• Star Wars: The Old Republic: During the Republic's Makeb missions, you have to seize a giant starship from the corrupt foreman who's been embezzling from the construction funds, setting the project behind by weeks. After soundly beating him, he tries to get out of it by offering to sell you the very starship you came to take! For a 20% discount. Right after he says that, part of it falls off and crashes to the ground. "30 percent?"
    • Often invoked by the Smuggler, whose usual tactics typically include outrageous lies, pulling a Bavarian Fire Drill, over the top Trolling (like hacking a computer to inflate their enemy's criminal record and mark him as a carrier of a virulent STD), or claiming they are Most Definitely Not a Villain when discovered in the middle of an enemy base, all of which are surprisingly successful.
      • Even better is if you play one during the Ziost arc in the Shadow of Revan expansion. Eldritch Abomination ex-Emperor possessing an entire planet? The rest of the classes get dialogue that amounts to declarations of professional intent to destroy him or BadassBoasts to get attention focused on them and not the people of Ziost. The Smuggler? Nah, they can flirt with said abomination, and then follow it up with a dick joke.
    Corso Riggs: Unbelievable! One of these days you have to teach me how you do that?!
  • Dishonored has this as an option during the Lady Boyle mission: you can enter the party, dressed as the assassin who has murdered or ruined several key political figures (by which we mean yourself) over the last few days. You can walk right up to your target, and tell her that you need to get her to the basement, since there is an assassin after her (by which we mean yourself) who is now in the building. And she will believe you, and follow you down there, because no one could ever be so brazenly obvious about being the assassin! You can even sign the guest list under the name of a wanted criminal (by which we mean yourself), and you'll find out later that it's believed to have been a prank.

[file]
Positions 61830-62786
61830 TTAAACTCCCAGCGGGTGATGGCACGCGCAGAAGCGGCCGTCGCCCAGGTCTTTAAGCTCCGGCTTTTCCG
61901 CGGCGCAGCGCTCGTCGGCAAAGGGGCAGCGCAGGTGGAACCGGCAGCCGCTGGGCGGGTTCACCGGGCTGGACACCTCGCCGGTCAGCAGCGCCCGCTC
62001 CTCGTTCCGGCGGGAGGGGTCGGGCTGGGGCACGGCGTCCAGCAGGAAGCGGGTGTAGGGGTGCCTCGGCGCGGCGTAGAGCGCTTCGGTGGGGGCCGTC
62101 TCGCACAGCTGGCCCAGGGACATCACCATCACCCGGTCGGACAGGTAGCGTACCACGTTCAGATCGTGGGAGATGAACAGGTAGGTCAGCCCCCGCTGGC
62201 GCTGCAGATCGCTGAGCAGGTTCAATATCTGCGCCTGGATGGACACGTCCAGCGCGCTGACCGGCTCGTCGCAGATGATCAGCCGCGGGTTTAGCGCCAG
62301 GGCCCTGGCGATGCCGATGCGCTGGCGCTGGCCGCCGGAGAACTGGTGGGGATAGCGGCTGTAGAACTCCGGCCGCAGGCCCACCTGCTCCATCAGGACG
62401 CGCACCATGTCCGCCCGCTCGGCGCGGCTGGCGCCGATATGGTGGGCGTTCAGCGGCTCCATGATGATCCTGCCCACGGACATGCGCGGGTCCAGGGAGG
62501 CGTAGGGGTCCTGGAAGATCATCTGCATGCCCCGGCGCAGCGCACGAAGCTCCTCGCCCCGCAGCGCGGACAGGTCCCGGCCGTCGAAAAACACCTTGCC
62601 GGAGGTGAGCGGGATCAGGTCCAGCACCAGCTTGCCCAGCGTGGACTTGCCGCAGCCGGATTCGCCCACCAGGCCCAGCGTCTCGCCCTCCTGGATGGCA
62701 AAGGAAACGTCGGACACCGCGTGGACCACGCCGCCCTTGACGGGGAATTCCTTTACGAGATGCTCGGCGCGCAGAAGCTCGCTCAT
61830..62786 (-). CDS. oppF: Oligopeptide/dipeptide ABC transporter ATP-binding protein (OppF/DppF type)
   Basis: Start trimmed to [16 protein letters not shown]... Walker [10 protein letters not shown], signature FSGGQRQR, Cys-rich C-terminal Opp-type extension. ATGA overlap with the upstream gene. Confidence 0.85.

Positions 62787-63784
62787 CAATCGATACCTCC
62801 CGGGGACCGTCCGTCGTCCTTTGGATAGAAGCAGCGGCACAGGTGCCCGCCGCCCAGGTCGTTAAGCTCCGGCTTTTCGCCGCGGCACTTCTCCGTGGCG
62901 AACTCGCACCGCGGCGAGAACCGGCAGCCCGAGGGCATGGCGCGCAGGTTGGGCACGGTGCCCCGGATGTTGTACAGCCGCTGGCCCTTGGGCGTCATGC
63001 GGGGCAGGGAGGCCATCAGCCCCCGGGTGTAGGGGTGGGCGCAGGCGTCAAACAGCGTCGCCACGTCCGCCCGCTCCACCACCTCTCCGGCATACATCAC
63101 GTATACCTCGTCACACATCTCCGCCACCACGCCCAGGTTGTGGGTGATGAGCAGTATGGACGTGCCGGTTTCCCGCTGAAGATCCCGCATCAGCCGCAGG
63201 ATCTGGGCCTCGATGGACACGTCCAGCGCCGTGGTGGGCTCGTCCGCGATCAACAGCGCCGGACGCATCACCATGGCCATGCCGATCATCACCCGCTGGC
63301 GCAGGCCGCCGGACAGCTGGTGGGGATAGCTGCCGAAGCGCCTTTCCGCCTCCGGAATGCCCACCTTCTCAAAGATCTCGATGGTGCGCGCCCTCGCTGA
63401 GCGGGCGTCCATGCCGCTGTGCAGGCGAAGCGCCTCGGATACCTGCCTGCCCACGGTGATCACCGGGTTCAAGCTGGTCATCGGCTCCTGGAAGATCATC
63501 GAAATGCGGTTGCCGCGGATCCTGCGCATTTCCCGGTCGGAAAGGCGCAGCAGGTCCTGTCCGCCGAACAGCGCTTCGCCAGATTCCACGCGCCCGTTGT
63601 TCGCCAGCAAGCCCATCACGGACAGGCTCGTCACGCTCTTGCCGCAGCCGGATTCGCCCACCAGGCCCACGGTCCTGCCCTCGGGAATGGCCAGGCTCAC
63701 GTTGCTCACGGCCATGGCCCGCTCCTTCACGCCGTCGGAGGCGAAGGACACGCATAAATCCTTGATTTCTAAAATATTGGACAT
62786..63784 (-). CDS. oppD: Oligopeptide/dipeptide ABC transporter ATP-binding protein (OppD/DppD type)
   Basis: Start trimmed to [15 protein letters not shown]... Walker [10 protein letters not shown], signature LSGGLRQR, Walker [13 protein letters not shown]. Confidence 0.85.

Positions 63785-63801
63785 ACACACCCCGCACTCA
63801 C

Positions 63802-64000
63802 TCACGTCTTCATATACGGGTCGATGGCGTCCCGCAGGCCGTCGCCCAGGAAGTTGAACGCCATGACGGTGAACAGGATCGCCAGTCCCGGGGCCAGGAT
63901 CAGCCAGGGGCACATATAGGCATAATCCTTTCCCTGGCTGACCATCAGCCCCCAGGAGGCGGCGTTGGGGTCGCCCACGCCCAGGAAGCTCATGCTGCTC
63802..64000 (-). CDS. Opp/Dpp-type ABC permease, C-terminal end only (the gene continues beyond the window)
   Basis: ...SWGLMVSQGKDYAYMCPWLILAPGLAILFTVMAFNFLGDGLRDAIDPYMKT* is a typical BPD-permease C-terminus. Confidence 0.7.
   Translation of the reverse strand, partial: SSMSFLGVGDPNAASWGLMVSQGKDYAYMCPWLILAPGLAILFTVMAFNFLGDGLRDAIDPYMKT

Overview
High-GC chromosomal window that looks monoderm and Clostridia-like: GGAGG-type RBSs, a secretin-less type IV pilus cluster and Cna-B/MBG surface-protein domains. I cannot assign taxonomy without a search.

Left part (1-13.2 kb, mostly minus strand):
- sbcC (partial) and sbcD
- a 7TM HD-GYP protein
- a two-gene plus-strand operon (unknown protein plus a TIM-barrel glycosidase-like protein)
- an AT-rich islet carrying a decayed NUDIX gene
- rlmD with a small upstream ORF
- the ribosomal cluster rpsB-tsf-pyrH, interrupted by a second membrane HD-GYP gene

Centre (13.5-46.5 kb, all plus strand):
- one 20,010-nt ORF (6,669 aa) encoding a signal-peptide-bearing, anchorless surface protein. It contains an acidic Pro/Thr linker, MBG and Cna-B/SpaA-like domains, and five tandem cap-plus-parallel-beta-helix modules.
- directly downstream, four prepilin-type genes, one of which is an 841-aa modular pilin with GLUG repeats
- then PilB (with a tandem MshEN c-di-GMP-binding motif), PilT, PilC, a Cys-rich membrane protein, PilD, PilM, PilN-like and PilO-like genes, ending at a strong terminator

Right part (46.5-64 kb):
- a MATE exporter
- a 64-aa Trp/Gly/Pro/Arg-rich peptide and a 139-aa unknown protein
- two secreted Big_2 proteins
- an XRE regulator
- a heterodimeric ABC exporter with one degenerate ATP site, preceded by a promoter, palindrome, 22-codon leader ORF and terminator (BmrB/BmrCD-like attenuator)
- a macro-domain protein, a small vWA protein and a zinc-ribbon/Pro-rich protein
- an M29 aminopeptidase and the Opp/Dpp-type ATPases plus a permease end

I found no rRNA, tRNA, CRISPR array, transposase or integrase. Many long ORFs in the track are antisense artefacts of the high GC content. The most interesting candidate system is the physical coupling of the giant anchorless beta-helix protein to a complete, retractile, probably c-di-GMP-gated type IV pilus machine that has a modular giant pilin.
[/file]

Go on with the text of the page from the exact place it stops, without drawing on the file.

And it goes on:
• Corvo and Jessamine are secretly lovers, but given the fact that the latter is the Empress, and the former is her bodyguard that she trusts above all else, it's... not really a secret. How they managed to avoid any scandals was by continuing to act like their affair was still secret. It worked so well, that even after they had a child out of wedlock, those who could've incriminated them merely ended up keeping their (awkward) silence, unsure of how to proceed with this information.
  • If you ask Arcade Gannon from Fallout: New Vegas why he never talks about his past, he will answer that it's because he was part of a murderous, tyrannical paramilitary organization. He will then add "just kidding". Turns out, he is one of the Enclave Remnants.
  • Saints Row: The Third. ALL OF IT.
  • The RPG Maker game Beautiful Escape: Dungeoneer revolves around a community of people named "Dungeoneers" who befriend people, then capture them, drag them to a Torture Cellar, film the person being tortured for fun, and upload the video to the internet for the public to see. The game states that they haven't been caught because nobody can believe that somebody would torture innocent victims and be completely open about it.
  • Sonic 3 (especially without lock on) contains a few physics glitches, some of which can get Sonic and Tails stuck under certain walls and curves, sometimes forcing the player to reset or wait out the time limit; clearly an accidental function of the game's code. Instead of trying to ignore or downplay this, the american manual describes these bugs as "Diabolical Traps" set by Robotnik on purpose.
  • The character endings for Bust a Groove 2 all take place on a show called "Dancing Heroes" where a man named James Suneoka will come out, tell a joke (which would always lead to the audience booing and throwing a random object at him), deliver some backstory on whichever character you played as, interact with the character briefly, and then let them dance to the credits music. The jokes told by James range from corny (What do you say to someone who keeps asking the same question? "Where were you when they were handing out the brains?") to downright insensitive (What do you need to get The Beatles back together again? Three more bullets!), and the interactions between him and the character usually resulted in violent Amusing Injuries, such as having a hole blown through him by a bazooka, or getting an axe lodged in his head with blood squirting out. It was likely for these reasons that James Suneoka was cut entirely from the American version of the game, despite his dialogue already being in English.